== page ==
Monday, event visitors can enjoy a free swim at Tecumseh Leisure Pool in Lacasse Park, Ste. Anne’s Church hosts an open house, and the Windsor Symphony closes the festivities with a performance at L’Essor High School Theatre.

Beyond the milestone of its centenary celebrations, Tecumseh is already a well-known destination in the area. Whether its golfing, boating, walking nature trails, playing pickle ball or simply picnicking and lounging in one of its scenic parks, Tecumseh has something for everyone.

The beauty and leisure possibilities of Lake St. Clair often eclipse Tecumseh’s other invaluable natural resource: its parks and trails. The area boasts more than 200 acres of parkland spread among 37 parks throughout the town. 

The gemstone among Tecumseh’s outdoor spaces is Lakewood Park.

The pavilion at Lakewood Park North.

“The waterfront is a big draw, and Lakewood Park has really developed over the past few years,” says Brett Palmer, Senior Manager Recreation Services for the Town of Tecumseh. “It’s a beautiful setting. Photographers are out there taking pictures at night. The south end of the park, the trail sees a tremendous amount of traffic, families, people walking dogs, it’s a wonderful scene. The Park is 65 acres of manicured turf, paved walking trail, outdoor fitness equipment, 10-foot climbing boulder, winding water channel, pond and an 18 hole disc golf course.” 

To those “in the know,” disc golf is the pickle ball of walking sports. Lakewood Park Disc Golf Course is the only disc golf course west of St. Thomas. The best part of this disc golf course is the price of admission: it is free.

There are six community parks: Buster Reaume, Optimist, Tecumseh Soccer Fields, St. Mary’s, Weston, Tecumseh Centre Park, and three regional parks: Lakewood, Lacasse and McAuliffe. 

On Friday June 17 and Saturday June 18, the town hosts the Taste of Tecumseh Festival in conjunction with the Optimist Club of St. Clair Beach. The event begins at 5 pm and runs until 1 am at 13451 Riverside Drive east.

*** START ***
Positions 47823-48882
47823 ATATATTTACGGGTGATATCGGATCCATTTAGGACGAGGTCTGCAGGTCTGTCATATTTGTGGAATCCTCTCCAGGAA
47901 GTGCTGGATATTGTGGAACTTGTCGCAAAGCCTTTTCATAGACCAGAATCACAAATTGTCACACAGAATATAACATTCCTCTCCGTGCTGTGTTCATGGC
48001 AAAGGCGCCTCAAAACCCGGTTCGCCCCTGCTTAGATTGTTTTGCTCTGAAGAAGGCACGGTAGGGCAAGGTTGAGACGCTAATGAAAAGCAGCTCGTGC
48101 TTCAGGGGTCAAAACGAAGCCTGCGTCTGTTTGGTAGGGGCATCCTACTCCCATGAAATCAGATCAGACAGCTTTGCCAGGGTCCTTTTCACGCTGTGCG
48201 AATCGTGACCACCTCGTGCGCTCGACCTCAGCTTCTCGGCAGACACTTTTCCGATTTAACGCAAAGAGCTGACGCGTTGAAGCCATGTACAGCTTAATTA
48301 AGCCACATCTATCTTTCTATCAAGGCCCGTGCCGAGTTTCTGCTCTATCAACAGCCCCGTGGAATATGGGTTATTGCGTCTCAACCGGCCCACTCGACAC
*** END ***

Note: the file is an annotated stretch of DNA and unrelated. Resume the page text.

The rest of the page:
Maya Fuerth enjoys a cob of corn at a past Tecumseh Corn Festival.

It’s difficult to think about now that the warm weather has only just gotten here, but Christmas in Tecumseh is one of the cornerstone events on the Events calendar.

“Christmas in Tecumseh has evolved over the years,” says Brett Palmer. “It started as an Optimist Club event and over the year the Town and the Business Improvement Area (BIA) has become involved. Everyone loves the parade which ends in front of Town Hall. There is skating, characters in the lobby at the arena. And in the park between arena and town hall, movies are shown, with popcorn available and hot chocolate and hotdogs being served by the Optimist Club.” 

“The number one reason for visitors to come is visiting family and friends,” says Gordon Orr. “These events get the family out, exploring. It’s all about bringing the community together and being grateful for who we are and for what sets us apart—our diversity, food and drink.” 

The has a galaxy of ideas for things to do all year round in the Town of Tecumseh. Check it out and see why, after 100 years, Tecumseh seems like it’s only just getting started. 

Add comment